Author Archives: Harry Bourner

Is it worth worrying about your ibuprofen usage?

Research into anti-inflammatory tablets has clarified that this medication is closely linked to heart attacks. The study which was conducted at the University of Montreal has received a huge amount of coverage, but should it concern you?

This research is reminder that NSAIDs (non-steroidal anti-inflammatory drugs) are not harmless; although these drugs have already been linked to heart failure and strokes in the past, they are still sold all over the country in supermarkets where no professional advice is given on how to take the drugs correctly.

What did the research highlight?

The research explored health records of around eight million patients who had an average age of 77 and whether or not they had used NSAIDs, such as: ibuprofen, aspirin and naproxen.

People who had used NSAID were found to have a 19 per cent higher chance of being admitted to hospital for heart failure. However, many news outlets also failed to point out that drugs like diclofenac are more dangerous than ibuprofen which the articles seemed to be focused more heavily on.

How was the media coverage of the story?

A large quantity of the coverage failed to highlight how the correlation between anti-inflammatory medication and heart problems was already well known.

The story received a huge amount attention from various media outlets and tended to exaggerate the research which had been conducted. Here are some of the titles:

  • Ibuprofen WARNING: Regular usage for just ONE week ‘increases heart attack risk’
  • Common painkillers may raise risk of heart attack by 100%
  • Taking ibuprofen to treat pain ‘for just ONE DAY increases your risk of heart attack by half’

What was the view of experts?

Professor Peter Weissberg, Medical Director at the British Heart Foundation stated in response to growing concerns about the consumption of NSAIDs that, “It has been known for some years now that such drugs need to be used with caution in patients with, or at high risk of, heart disease. This applies mostly to those who take them on a daily basis rather than only occasionally.”

Chief medical officer at the Australian Heart Foundation, Garry Jennings stated, “There is really no information which suggests that they can cause either a cardiac arrest or a heart attack out of the blue. I think that is very unlikely.”

The overuse of NSAIDs can lead to various complications such as: stomach ulcers, and liver and kidney problems. Jennings stated, “They’re not smarties, they’re serious medications.”



So what should I do?

Researchers have highlighted how ibuprofen can still be taken, but consumers should stick to small doses and only take it for as long as it really has to be. It is also important to remember that you can always look for nondrug treatments, such as ice packs and muscle sprays for any inflammation which you may be facing.


Listen to more about the issue below, with interviews from various professionals questioned about some of the points above:

Risk of heart attacks from common painkillers

A new study suggests that there is a link between the frequent use of anti-inflammatory painkillers, for example: ibuprofen, and heart attacks.

Research shows that using these forms of painkillers would raise the risk of heart attack, ‘between 24 and 58 per cent overall’ in comparison with not using painkillers

The new study suggests that taking ibuprofen and other anti-inflammatory’s increases the likelihood of having a heart attack within the first month of taking them if consumed in high doses.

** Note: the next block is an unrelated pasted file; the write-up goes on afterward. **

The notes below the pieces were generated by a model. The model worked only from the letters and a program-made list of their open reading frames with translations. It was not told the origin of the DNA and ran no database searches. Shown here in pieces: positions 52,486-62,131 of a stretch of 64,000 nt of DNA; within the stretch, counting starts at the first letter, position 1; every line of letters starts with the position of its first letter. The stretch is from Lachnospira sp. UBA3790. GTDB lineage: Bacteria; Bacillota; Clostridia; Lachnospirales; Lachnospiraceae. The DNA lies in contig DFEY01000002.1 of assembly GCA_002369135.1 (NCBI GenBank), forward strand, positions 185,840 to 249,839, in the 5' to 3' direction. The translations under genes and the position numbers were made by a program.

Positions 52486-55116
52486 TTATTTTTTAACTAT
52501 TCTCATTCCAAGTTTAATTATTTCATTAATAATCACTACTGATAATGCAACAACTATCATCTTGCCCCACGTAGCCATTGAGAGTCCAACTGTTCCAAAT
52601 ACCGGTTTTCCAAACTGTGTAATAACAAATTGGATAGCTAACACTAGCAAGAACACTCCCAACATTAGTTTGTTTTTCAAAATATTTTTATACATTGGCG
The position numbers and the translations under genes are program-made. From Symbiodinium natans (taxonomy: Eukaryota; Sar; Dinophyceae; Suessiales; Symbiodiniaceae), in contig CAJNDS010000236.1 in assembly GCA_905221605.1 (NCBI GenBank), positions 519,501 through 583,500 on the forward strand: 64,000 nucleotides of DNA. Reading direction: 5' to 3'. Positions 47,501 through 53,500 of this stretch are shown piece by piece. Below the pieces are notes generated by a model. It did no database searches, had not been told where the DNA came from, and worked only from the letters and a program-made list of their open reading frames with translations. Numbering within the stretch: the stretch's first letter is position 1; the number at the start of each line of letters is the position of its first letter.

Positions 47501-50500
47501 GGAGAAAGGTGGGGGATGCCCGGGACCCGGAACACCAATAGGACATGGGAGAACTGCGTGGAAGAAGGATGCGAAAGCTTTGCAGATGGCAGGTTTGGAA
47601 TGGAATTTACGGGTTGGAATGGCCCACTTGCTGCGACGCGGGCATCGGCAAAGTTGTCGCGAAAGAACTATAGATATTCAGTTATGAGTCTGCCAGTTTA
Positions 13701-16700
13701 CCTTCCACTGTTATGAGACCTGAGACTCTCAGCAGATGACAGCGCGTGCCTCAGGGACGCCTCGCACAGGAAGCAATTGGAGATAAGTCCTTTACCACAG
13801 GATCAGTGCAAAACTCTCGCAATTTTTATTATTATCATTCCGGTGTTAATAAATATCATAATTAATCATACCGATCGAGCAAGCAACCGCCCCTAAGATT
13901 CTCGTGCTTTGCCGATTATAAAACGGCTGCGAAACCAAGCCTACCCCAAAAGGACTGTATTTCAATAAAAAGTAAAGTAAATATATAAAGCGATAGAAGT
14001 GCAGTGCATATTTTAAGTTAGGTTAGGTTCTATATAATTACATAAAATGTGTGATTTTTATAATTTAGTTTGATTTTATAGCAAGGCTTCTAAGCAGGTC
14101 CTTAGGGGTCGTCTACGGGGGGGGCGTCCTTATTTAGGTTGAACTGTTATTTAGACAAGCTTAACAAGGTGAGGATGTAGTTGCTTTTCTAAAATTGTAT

Research conducted throughout 2013 found that a years worth of high-does treatment with ibuprofen and diclofenac (a treatment used by thousands of arthritis sufferers in the UK) causes three avoidable heart attacks and one fatal heart attack for every 1,000 users.



It was stated by Michèle Bally of the University of Montreal Hospital Research Centre that, “Taking any dose of NSAIDs for one week, one month, or more than a month was associated with an increased risk of myocardial infarction [heart attack].”

It is clear that doctors should consider both the positives and negatives when it comes to prescribing drugs, as sometimes they can create more dangerous issues.

So should you be worried? For most people under the age of 65 and those without heart problems, the answer is no. Most doctors also already try to avoid prescribing anti-inflammatory medication to people with these issues. The worries about these types of drugs also seem to only apply to those individuals who take the tablets on a daily basis.


Cuts cause conflict for university

The University of Westminster plans to make huge job cuts after a successive year of under enrolment of students.

In April, management made a statement to the trade unions that there will be large-scale redundancies due to a lack of undergraduate applications.

The university is asking staff to volunteer to resign in return for a lump sum payment and the signing of a settlement agreement. It is now planned that student numbers will drop from 13,000 to 10,000 from now until 2021. Senior management held a series of meetings on Thursday at which they attempted to outline the current situation.


Geoffrey Davies, the teaching member of the Court of Governors at the university, stated that, “I think a large portion of the problems which we face have been caused as a result of the Vice Chancellor and senior management failing to realize the enormity of the problems.” The former head of mass communication and journalism at the university also stated that, “…with falling birth rates and low satisfaction levels, courses should have been cut a lot earlier than now as this would have been a much more effective and calm way to cut costs.”